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Hereditary colorectal cancer diagnostics: morphological features of familial colorectal cancer type X versus Lynch syndrome

Klarskov, Louise; Holck, Susanne; Bernstein, Inge and Nilbert, Mef LU (2012) In Journal of Clinical Pathology 65(4). p.352-356
Abstract
Background The hereditary non-polyposis colorectal cancer (HNPCC) subset of tumours can broadly be divided into tumours caused by an underlying mismatch-repair gene mutation, referred to as Lynch syndrome, and those that develop in families with similar patterns of heredity but without disease-predisposing germline mismatch repair mutations, referred to as familial colorectal cancer type X (FCCTX). Recognition of HNPCC-associated colorectal cancers is central since surveillance programmes effectively reduce morbidity and mortality. The characteristic morphological features linked to Lynch syndrome can aid in the identification of this subset, whereas the possibility to use morphological features as an indicator of FCCTX is uncertain.... (More)
Background The hereditary non-polyposis colorectal cancer (HNPCC) subset of tumours can broadly be divided into tumours caused by an underlying mismatch-repair gene mutation, referred to as Lynch syndrome, and those that develop in families with similar patterns of heredity but without disease-predisposing germline mismatch repair mutations, referred to as familial colorectal cancer type X (FCCTX). Recognition of HNPCC-associated colorectal cancers is central since surveillance programmes effectively reduce morbidity and mortality. The characteristic morphological features linked to Lynch syndrome can aid in the identification of this subset, whereas the possibility to use morphological features as an indicator of FCCTX is uncertain. Objective and methods To perform a detailed morphological evaluation of HNPCC-associated colorectal cancers and demonstrate significant differences between tumours associated with FCCTX and Lynch syndrome. Results The morphological features associated with Lynch syndrome, that is, right-sided tumour location, poor differentiation, expansive growth pattern, tumour-infiltrating lymphocytes, peritumorous lymphocytes, Crohn-like reactions, and lack of dirty necrosis, were significantly less often observed in FCCTX tumours. Discussion The less typical morphology in FCCTX implies that family history of cancer needs to be taken into account since these tumours cannot readily be recognised based on histopathological features. (Less)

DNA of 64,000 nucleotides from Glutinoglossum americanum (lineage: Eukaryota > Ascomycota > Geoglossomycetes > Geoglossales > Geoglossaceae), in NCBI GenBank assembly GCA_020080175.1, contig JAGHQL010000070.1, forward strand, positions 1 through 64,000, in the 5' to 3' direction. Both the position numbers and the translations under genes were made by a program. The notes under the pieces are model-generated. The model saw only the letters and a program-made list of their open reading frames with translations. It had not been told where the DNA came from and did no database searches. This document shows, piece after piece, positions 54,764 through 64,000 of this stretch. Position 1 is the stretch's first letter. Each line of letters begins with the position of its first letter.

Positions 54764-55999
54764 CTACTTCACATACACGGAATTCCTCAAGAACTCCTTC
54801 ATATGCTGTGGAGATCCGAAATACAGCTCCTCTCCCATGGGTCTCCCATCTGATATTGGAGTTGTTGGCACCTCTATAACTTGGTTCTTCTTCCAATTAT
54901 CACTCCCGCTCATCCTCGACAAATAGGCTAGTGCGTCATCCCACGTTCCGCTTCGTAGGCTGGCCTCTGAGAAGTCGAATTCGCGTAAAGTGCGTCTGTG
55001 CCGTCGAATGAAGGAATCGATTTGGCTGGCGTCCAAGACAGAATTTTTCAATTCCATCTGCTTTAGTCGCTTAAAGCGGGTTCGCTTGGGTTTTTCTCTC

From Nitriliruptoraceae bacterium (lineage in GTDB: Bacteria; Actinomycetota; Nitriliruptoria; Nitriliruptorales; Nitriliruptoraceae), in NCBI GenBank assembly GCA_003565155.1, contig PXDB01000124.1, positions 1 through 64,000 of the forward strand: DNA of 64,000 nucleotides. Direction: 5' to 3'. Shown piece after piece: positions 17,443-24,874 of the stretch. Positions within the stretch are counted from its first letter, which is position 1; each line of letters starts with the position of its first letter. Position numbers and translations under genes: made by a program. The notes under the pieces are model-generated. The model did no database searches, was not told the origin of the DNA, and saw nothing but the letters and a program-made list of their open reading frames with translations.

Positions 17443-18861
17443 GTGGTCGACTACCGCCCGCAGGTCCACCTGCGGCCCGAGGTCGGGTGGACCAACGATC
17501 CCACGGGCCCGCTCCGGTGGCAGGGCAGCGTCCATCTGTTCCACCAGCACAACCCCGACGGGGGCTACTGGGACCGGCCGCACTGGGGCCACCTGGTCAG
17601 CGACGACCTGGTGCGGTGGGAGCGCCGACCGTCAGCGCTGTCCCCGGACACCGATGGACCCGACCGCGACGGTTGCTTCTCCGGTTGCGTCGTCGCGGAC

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author
organization
publishing date
type
Contribution to journal
publication status
published
subject
in
Journal of Clinical Pathology
volume
65
issue
4
pages
352 - 356
publisher
BMJ Publishing Group
external identifiers
  • wos:000301951300011
  • scopus:84858698973
ISSN
1472-4146
DOI
10.1136/jclinpath-2011-200535
language
English
LU publication?
yes
id
c747a4f7-07a8-4a0d-bf4a-a4d0ac0fce7c (old id 2494515)
date added to LUP
2012-05-07 14:27:53
date last changed
2017-09-03 03:59:12
@article{c747a4f7-07a8-4a0d-bf4a-a4d0ac0fce7c,
  abstract     = {Background The hereditary non-polyposis colorectal cancer (HNPCC) subset of tumours can broadly be divided into tumours caused by an underlying mismatch-repair gene mutation, referred to as Lynch syndrome, and those that develop in families with similar patterns of heredity but without disease-predisposing germline mismatch repair mutations, referred to as familial colorectal cancer type X (FCCTX). Recognition of HNPCC-associated colorectal cancers is central since surveillance programmes effectively reduce morbidity and mortality. The characteristic morphological features linked to Lynch syndrome can aid in the identification of this subset, whereas the possibility to use morphological features as an indicator of FCCTX is uncertain. Objective and methods To perform a detailed morphological evaluation of HNPCC-associated colorectal cancers and demonstrate significant differences between tumours associated with FCCTX and Lynch syndrome. Results The morphological features associated with Lynch syndrome, that is, right-sided tumour location, poor differentiation, expansive growth pattern, tumour-infiltrating lymphocytes, peritumorous lymphocytes, Crohn-like reactions, and lack of dirty necrosis, were significantly less often observed in FCCTX tumours. Discussion The less typical morphology in FCCTX implies that family history of cancer needs to be taken into account since these tumours cannot readily be recognised based on histopathological features.},
  author       = {Klarskov, Louise and Holck, Susanne and Bernstein, Inge and Nilbert, Mef},
  issn         = {1472-4146},
  language     = {eng},
  number       = {4},
  pages        = {352--356},
  publisher    = {BMJ Publishing Group},
  series       = {Journal of Clinical Pathology},
  title        = {Hereditary colorectal cancer diagnostics: morphological features of familial colorectal cancer type X versus Lynch syndrome},
  url          = {http://dx.doi.org/10.1136/jclinpath-2011-200535},
  volume       = {65},
  year         = {2012},
}